Based on Dan's complaint and Clarke's confirmation that the described touching had occurred, Deputy Hanson arrested Clarke for misdemeanor battery. Clarke was searched incident to his arrest. Deputy Hanson, in conducting a search of Clarke's backpack, uncovered syringes, a baggy containing marijuana, and a baggy containing several small chunks of a white crystalline substance, later identified as methamphetamine. In addition, when Clarke was being booked into the Kootenai County jail, a partially filled syringe containing a white substance, later identified as methamphetamine, was found in Clarke's right shoe.

         Clarke was charged with felony possession of a controlled substance and bound over to district court following a preliminary hearing. Clarke moved to suppress the evidence obtained following his warrantless arrest. Soon thereafter, Clarke was charged by Information with felony possession of methamphetamine, misdemeanor possession of marijuana, misdemeanor possession of paraphernalia, and misdemeanor battery (the latter being the charge that resulted in his arrest).

         Clarke pursued his motion to suppress. He alleged there was neither a constitutional nor a statutory basis upon which he could have been arrested; so, as a result, his arrest had been unlawful. If his arrest were unlawful, the contraband obtained in the search incident to arrest would be "fruit of the poisonous tree" and therefore subject to suppression.[2]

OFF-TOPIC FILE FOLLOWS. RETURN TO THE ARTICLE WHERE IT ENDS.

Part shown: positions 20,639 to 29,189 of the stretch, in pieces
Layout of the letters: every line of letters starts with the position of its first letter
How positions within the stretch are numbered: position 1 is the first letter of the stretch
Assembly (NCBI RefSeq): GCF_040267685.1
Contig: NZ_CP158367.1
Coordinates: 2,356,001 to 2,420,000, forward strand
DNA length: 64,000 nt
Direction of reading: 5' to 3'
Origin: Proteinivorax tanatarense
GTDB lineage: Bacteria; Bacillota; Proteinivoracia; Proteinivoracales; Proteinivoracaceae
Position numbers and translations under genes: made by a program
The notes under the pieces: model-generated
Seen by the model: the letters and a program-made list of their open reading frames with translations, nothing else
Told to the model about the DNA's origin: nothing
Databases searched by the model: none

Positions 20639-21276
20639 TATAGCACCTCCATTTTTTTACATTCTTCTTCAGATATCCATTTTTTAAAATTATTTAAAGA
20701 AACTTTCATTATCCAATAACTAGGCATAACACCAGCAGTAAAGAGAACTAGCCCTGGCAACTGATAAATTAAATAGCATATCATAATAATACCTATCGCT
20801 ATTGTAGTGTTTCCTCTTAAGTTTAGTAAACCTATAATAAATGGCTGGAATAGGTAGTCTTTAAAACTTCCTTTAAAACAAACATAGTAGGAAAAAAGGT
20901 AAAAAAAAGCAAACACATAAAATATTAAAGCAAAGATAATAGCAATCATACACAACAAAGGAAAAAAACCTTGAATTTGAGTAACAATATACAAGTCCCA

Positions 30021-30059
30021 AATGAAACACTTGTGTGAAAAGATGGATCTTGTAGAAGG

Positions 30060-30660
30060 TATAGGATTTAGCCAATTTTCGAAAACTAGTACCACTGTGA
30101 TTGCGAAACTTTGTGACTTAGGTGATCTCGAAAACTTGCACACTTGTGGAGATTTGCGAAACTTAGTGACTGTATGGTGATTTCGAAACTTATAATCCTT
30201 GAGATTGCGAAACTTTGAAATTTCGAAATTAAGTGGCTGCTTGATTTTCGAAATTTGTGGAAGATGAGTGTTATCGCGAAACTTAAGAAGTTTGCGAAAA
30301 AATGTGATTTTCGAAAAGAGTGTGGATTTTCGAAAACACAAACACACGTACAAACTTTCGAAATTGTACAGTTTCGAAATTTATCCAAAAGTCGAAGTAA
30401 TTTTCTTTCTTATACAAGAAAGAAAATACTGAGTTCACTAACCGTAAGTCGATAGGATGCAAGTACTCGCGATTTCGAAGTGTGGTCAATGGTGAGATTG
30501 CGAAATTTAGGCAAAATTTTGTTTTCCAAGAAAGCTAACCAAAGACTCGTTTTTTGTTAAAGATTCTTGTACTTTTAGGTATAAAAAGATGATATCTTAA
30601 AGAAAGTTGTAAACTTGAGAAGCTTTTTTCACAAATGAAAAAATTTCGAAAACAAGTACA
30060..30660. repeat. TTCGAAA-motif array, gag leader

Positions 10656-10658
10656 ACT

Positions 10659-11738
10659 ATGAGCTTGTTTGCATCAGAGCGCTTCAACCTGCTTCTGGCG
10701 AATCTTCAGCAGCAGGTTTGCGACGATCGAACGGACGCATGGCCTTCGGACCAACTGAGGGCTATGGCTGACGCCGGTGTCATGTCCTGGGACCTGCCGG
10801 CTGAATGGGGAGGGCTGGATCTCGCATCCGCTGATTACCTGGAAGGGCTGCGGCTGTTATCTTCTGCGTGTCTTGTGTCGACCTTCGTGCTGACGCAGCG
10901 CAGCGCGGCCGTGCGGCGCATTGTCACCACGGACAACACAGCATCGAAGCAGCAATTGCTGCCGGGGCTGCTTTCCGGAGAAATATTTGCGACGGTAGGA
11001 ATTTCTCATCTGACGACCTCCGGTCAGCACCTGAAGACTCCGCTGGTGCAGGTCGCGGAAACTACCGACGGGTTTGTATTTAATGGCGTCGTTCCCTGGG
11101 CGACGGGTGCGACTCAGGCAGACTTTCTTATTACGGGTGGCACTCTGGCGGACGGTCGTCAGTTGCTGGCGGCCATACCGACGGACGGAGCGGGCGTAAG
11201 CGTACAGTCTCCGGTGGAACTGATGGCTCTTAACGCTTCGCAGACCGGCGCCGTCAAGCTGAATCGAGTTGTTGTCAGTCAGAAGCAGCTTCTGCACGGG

The district court conducted a hearing on Clarke's motion. Following testimony from Deputy Hanson and Clarke, the district court found that probable cause existed for Clarke's arrest. The district court also found the arrest permissible under both of the applicable constitutional provisions (U.S. Const. amend. IV and Idaho Const. art. 1, § 17) and under the applicable Idaho statute, Idaho Code section 19-603(6).

         The case proceeded to trial. Shortly before trial, the State dismissed the battery charge for lack of evidence. Clarke was tried on the remaining charges. A jury convicted him of felony possession of a controlled substance (methamphetamine), misdemeanor possession of a controlled substance (marijuana), and misdemeanor possession of drug paraphernalia. Clarke appeals, alleging the district judge erred in denying his motion to suppress and that the deputy prosecutor engaged in misconduct during closing argument that resulted in an unfair trial.

         Clarke's appeal advances claims that his arrest for a misdemeanor committed outside the presence of the officer was unconstitutional under both the federal and state constitutions and that the prosecutor's comments during closing argument constituted prosecutorial misconduct. Because we find Clarke's constitutional argument to be dispositive, we do not reach his remaining arguments.

         II. ...


Buy This Entire Record For $7.95

Download the entire decision to receive the complete text, official citation,
docket number, dissents and concurrences, and footnotes for this case.

Learn more about what you receive with purchase of this case.